Never Forget Your Name: The Children of Auschwitz
“Reading this book and using other books like it as teaching tools is critical, particularly in our current climate of racism and bigotry. If we are to grow together into a peaceful future, we must first identify the dangers of the past and be certain not to repeat them. This book is a great first step.”
“After taking every precaution, we pinched and closed the little tyke’s nostrils and when it opened its mouth to breathe, we gave it a dose of a lethal product. Without our intervention, they would have endured worse suffering, for they would have been thrown into the crematory ovens while still alive.”
—Jewish woman who gave birth while imprisoned at Auschwitz
Some nonfiction books about the Shoah are difficult to read, largely because they repeat verbatim the testimonies of survivors; and those testimonies are, minus confabulation, terrifying.
Some fiction books about the Holocaust are very difficult to read because their authors took the time to learn exactly what occurred in the Nazi camps—including war crimes testimony transcripts—and then they insert compelling fictional characters into those petrifying circumstances.
Both situations force the reader to view the veracity of Nazi genocide through the eyes of captured victims. Both types of books are extremely valuable for teaching the world about man’s ceaseless capacity for bigotry, brutality, vindictiveness, and mass murder against an innocent group. As anti-Semitism again rears its ugly head in the world, we must teach everyone, especially juveniles, about the terrible dangers inherent in racism.
In Never Forget Your Name: The Children of Auschwitz, author Alwin Meyer backs up his facts with almost 60 pages of references. The book is as truthful as possible, despite Nazi attempts to destroy their records of genocide against Jews, Christians, Poles, Roma, Sinti, Russians, homosexuals, the physically and cognitively disabled, and Catholics. Almost one million Jews were murdered at Auschwitz, dwarfing all other types of victims. It included the systematic enslavement and murder of hundreds of thousands of innocent Jewish families. Germany’s intention was to eradicate every Jew in the world. Horrific medical experiments were inflicted upon innocent victims, bereft of anesthesia, led by the infamous Dr. Mengele.
While this book is nonfiction, its descriptions are replete with shocking, uncommon detail and bursting with sensory evidence that brings to life pictures, sounds, smells, and tastes to the reader. These are not effusive, ornamental descriptions of the results of war. Here we are confronted with many different stories, as told by child victims of the Holocaust, in their own words.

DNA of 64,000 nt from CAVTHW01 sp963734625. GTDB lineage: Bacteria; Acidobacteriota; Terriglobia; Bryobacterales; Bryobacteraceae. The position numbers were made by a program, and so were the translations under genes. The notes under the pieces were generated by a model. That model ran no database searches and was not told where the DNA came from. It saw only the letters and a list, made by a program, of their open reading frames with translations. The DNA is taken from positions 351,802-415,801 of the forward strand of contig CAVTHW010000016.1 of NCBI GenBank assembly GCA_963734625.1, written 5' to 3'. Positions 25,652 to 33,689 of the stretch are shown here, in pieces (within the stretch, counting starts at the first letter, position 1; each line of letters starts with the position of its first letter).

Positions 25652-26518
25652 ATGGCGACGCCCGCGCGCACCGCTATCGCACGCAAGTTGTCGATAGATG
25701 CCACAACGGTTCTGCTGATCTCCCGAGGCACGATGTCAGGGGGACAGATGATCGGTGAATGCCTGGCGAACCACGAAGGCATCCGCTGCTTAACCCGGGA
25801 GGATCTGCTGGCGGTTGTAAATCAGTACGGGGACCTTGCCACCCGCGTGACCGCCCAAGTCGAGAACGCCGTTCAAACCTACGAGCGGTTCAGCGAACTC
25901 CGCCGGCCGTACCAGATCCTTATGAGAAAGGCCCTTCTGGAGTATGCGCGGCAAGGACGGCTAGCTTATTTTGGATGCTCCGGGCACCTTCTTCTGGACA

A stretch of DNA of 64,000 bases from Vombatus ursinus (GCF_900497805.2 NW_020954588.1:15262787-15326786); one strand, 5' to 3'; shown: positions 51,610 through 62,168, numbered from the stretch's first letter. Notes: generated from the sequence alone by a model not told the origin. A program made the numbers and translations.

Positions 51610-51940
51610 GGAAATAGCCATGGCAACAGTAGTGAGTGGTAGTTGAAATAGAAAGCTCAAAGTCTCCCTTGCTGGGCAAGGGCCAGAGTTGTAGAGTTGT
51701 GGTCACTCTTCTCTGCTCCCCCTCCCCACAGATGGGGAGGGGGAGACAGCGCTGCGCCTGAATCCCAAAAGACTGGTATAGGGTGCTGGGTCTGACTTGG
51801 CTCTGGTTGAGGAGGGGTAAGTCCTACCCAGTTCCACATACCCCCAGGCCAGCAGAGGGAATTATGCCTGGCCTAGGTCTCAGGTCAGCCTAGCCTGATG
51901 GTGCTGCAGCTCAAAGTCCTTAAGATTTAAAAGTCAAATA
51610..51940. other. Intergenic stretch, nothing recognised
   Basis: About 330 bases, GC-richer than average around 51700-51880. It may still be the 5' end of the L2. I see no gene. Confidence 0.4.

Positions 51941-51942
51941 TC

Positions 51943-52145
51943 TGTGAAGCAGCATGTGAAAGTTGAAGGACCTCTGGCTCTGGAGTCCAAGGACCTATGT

Perhaps a relevant one-word description for these children would be “lost” in every sense of the word. In most cases, these children were lost in relation to their family, deprived of love, support and guidance. Orphaned, these children were left to flounder on their own, and they were beaten mercilessly by the SS and kapos for the slightest infraction. Even in cases when a parent was still alive, the children were predominantly separated, living in different barracks. They were lost from their former lives, from their sources of security and support, lost from their homes and their loved ones, separated from their source of guidance, and lost from love.
For pregnant Jewish women in Auschwitz, a truly diabolical problem awaited. Jewish women were not allowed to keep a baby in Auschwitz. As part of the Nuremberg Race Laws, newborn Jewish children were to be killed. The mothers were faced with a uniquely chilling dilemma. If they delivered a live baby, the Nazi SS would smash its skull until it broke apart, tear the child apart (literally), or burn the baby alive in a stove or crematoria. These brutal actions were for the personal edification of the thugs, criminals, and ignorant people who were part of the Nazi SS.
Instead, it was up to each Jewish mother to save their baby from inhuman torture and murder —by killing it in a more humane manner. Can you imagine the dread and ongoing guilt? To prevent the SS from torturing and murdering the baby in a terrifying manner, it was up to Jewish mothers and other Jews in the barracks to perform the act of murder with compassion. Surviving Auschwitz women would then live the rest of their lives swept up by the maddening current of perpetual guilt.
This well-researched collection of true stories from Auschwitz is at times very painful to read. Yet we owe it to the hundreds of thousands of child victims of the Shoah at Auschwitz to read this important book. We also owe it to the countless children of the future, who can now read it and learn what the Holocaust was really like.
Only by understanding the veracity of our past, can our progeny enter the future without making the same mistakes that Nazi Germany did. Only by understanding and valuing the differences among us can the world grow compassionately and with empathy. Reading this book and using other books like it as teaching tools is critical, particularly in our current climate of racism and bigotry. If we are to grow together into a peaceful future, we must first identify the dangers of the past and be certain not to repeat them. This book is a great first step.